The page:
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Potamochoerus larvatus

ssp. hassama (eastern Africa), somaliensis (north-eastern Africa) and koiropotamus (central & southern Africa)

Status: Least Concern

Did you know? Contrary to other wild pigs, adult male bushpigs play an active role in rearing and defending the young.

Bushpig - Nik Borrow.jpg


Wide range of forested and woodland habitats, from sea level to montane forest (up to 4000 m on Mt Kilimanjaro), with a marked preference for valley bottoms with soft soils and dense vegetation.


Varied and highly adaptable, including roots, tubers, bulbs, corn, fungi, fruit, eggs, invertebrates, birds, small mammals, and carrion.


Very social and territorial species, generally seen in family sounders of 6 to 12, led by a dominant male, with one or more females and their young. When needed, family boars and sows defend piglets cooperatively and aggressively against threats. Males are known to disperse from the natal group and old males may be solitary; females, instead, remain on their natal home range. Bushpigs are predominantly nocturnal, resting during the day, but tend to be more diurnal during the colder months. The species seems to be very adaptable and may even benefit from clearing of forested areas and conversion to cropland.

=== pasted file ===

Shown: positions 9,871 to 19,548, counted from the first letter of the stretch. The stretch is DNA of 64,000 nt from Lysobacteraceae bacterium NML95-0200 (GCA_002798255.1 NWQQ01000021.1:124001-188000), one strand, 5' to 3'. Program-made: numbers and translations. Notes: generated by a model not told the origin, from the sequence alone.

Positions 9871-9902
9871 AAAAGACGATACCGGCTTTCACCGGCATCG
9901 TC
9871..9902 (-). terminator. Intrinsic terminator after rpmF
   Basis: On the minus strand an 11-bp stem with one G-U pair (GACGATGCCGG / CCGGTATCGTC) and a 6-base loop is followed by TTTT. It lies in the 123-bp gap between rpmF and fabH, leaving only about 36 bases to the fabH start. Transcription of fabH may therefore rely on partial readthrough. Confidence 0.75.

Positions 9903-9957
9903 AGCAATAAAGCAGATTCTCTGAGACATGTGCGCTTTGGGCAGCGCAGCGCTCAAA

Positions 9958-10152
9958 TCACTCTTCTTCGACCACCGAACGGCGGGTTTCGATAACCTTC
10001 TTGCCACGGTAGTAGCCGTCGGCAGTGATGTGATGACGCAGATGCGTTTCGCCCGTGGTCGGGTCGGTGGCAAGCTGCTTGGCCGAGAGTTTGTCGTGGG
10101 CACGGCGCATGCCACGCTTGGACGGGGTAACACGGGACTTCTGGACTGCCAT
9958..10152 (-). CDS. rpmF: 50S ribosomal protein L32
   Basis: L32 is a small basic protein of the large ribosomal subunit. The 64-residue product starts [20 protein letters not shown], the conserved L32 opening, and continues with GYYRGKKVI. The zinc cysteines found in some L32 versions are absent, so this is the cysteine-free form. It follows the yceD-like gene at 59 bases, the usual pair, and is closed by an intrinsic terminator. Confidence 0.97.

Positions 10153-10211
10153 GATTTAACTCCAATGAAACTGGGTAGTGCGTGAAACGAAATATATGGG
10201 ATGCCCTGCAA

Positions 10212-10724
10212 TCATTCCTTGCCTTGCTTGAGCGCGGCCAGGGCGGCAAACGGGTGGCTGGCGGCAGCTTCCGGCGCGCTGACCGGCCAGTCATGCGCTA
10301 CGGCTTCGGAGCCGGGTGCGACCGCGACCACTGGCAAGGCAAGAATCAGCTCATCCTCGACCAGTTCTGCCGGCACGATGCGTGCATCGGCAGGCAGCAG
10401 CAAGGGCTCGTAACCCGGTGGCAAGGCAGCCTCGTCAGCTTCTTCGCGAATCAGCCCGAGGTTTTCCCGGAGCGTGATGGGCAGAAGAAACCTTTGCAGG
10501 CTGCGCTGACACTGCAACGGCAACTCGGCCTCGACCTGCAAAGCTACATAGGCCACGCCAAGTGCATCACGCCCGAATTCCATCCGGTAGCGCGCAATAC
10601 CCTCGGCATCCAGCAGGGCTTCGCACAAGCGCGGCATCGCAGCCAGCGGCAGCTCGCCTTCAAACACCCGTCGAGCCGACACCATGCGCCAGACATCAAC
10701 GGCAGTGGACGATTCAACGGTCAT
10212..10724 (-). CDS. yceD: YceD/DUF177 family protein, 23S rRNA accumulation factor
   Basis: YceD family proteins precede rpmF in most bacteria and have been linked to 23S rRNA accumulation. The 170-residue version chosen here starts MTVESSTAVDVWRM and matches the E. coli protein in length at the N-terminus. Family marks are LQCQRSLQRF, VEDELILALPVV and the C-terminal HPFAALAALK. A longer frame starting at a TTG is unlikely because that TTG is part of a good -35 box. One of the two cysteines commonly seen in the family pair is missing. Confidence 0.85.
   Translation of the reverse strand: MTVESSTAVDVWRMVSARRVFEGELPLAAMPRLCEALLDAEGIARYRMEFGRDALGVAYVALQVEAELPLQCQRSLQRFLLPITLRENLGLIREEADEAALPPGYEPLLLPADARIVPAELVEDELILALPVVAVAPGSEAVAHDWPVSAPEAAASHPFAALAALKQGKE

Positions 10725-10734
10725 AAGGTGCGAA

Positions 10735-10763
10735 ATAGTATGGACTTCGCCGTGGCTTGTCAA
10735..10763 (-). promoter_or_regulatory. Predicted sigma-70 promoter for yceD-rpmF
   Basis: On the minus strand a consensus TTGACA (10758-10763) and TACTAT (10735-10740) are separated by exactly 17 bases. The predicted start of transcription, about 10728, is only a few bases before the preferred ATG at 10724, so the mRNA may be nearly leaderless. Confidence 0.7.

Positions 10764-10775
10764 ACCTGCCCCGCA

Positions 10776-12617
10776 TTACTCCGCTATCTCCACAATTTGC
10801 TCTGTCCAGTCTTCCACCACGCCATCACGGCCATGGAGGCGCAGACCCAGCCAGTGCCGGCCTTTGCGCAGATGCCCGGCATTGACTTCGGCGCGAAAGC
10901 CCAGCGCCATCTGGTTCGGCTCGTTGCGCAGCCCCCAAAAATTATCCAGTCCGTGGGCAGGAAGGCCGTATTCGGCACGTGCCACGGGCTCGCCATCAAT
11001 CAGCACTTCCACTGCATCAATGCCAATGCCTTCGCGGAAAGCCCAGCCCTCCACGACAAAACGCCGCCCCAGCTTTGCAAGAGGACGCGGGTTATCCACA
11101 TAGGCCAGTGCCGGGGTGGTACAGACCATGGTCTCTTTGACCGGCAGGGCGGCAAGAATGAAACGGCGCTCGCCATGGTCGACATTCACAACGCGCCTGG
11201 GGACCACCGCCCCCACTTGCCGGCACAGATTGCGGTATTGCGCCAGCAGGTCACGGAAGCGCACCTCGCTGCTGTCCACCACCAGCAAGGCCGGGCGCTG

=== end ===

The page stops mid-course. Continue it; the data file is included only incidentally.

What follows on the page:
Reported to be widely hunted either for subsistence or commercial bushmeat trade at local level (urban markets). The species is also considered to be an agricultural pest, or a vector of livestock diseases (e.g. African swine fever, nagana epidemic and sleeping sickness) leading to their decline.

Conservation Actions

The species is relatively widespread, common, and is present in well-protected areas. Though the bushpig is still relatively widespread, its distribution is patchy in certain regions.

IUCN WPSG Projects

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